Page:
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Tuesday, 24 January 2017

Chair backs and musings on budget home interiors

Here's what the chair backs looked like recovered.
On the back I need to make some holes in the fabric for the screws, which means they are not really removable.
I sewed the fronts to the backs on three sides, matching the corners and easing the top seam to fit.
I then slipped the back into the casing and pinned the bottom in place and slipstitched it. The stitching should not be visible once the chairs are reconstructed.

I have overlocked all the way round the edges of the seat pieces. These will be carefully stapled in place with a staple gun avoiding the screw holes in the seat. Then I'll be able to reassemble the chairs and put them in place in the conservatory.

Budget Home Interiors
My house is filled with second hand, donated, inexpensive and a few new pieces of furniture. When I started over after getting divorced (6 years ago now) I had some random things from the old house, some old things from my parents and friends and a few things I bought. I replaced a few things over time and had a pleasant rented home. 2 1/2 years ago I bought a little house, a similar size to the rented place, but a different layout and shape of rooms. I started with all the same furniture but gradually have replaced the pieces that did not sit too well, donating the previous pieces to charity and a friend also starting over.

I noticed I have developed a consistent approach which I thought I would share in case others would like it too. The house is a small 1980s place in northern europe, so I have kept colours light.

- when assembling a room from mismatched furniture it is more restful to the eye if each room is in roughly the same colour of furniture. Mine mostly boils down to two options (though I've not been able to completely stick to it) - Ikea beech (now discontinued) and white melamine. Where possible within one room I try to have most of the furniture in the same 'wood' tone, so the living room is mostly Ikea Beech as is the study, the bedroom is pine painted cream and the sewing room is white melamine. I had a few outlier pieces in dark wood, these got donated.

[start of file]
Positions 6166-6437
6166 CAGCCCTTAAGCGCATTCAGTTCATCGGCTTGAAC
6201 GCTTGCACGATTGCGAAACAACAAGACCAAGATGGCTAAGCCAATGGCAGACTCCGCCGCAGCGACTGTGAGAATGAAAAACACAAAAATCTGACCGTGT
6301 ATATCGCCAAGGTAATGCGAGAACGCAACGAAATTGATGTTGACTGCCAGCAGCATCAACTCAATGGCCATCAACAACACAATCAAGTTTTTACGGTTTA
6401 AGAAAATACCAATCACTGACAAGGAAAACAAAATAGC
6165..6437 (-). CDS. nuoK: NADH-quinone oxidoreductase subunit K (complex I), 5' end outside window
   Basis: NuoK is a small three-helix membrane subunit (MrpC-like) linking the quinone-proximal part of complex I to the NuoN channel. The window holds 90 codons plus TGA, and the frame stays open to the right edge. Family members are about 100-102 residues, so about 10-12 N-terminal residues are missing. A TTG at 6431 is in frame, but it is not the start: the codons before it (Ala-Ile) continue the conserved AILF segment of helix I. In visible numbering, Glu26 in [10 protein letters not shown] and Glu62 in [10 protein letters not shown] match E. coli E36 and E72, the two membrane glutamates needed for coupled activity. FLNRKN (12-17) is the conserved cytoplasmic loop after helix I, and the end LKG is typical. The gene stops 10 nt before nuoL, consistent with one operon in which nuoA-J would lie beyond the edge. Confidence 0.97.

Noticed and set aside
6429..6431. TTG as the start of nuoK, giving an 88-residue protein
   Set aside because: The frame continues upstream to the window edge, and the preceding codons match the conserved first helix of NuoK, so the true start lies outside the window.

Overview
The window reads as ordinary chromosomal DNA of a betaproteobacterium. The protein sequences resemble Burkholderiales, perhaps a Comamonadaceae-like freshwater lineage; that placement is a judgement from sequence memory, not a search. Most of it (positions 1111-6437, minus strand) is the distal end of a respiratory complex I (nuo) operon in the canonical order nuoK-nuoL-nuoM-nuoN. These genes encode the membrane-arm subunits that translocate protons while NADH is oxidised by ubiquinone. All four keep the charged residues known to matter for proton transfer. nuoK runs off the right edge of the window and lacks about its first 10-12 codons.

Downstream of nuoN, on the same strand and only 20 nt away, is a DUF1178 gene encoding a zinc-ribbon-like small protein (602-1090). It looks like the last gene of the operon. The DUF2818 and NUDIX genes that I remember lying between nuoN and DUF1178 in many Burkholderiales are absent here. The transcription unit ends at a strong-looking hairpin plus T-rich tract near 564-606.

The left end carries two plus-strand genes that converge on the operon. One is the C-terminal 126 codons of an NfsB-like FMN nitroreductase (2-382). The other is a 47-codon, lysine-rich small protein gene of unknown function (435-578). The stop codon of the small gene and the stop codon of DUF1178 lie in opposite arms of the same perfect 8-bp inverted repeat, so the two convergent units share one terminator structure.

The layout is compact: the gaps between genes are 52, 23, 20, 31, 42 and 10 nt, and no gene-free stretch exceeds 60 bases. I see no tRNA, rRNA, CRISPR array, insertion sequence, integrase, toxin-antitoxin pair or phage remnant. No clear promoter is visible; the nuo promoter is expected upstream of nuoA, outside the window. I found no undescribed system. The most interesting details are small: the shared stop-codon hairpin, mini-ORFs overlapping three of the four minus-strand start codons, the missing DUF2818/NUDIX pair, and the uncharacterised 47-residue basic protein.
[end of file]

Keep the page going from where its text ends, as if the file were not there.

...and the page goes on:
- I try to have mostly shades of neutrals (ivory, cream, taupe, light brown) and one accent colour per room. This is a medium blue in the living room, pale green in the kitchen, terracotta in the conservatory.

- Woodwork and radiators are kept white, walls are neutral or light in colour. The pine built in wardrobes were painted cream, the faux mahoghany fireplace taupe.

I am currently debating the study, as I have quite a few grey metal accessories (wastepaper basket, drawer unit, storage boxes, noticeboard, in trays etc) which doesn't fit with the cosy aesthetic in there. though the desk has grey metal legs.
I could use them in the garage for storage, spray paint them white or embrace them as they are, though at the moment they are a little jarring. They are also full of stuff, so the answer may come organically as I sort and tidy the contents.

1 comment:

Carol in Denver said...

I have only 3 pieces of furniture purchased new in my home: 2 bent wood dining chairs and a set of Ikea drawers for my desk. Everything else has, quite literally, been pulled from the dumpster, salvaged from the alley or bought used. A few pieces were inherited from my grandparents. Thank goodness I love to sew and refinish furniture. With those interests plus elbow grease, I can create high-end effects that would be expensive to buy. Like you, I use a limited color palette. My daughter in law said she likes the way my home looks, kind of zen.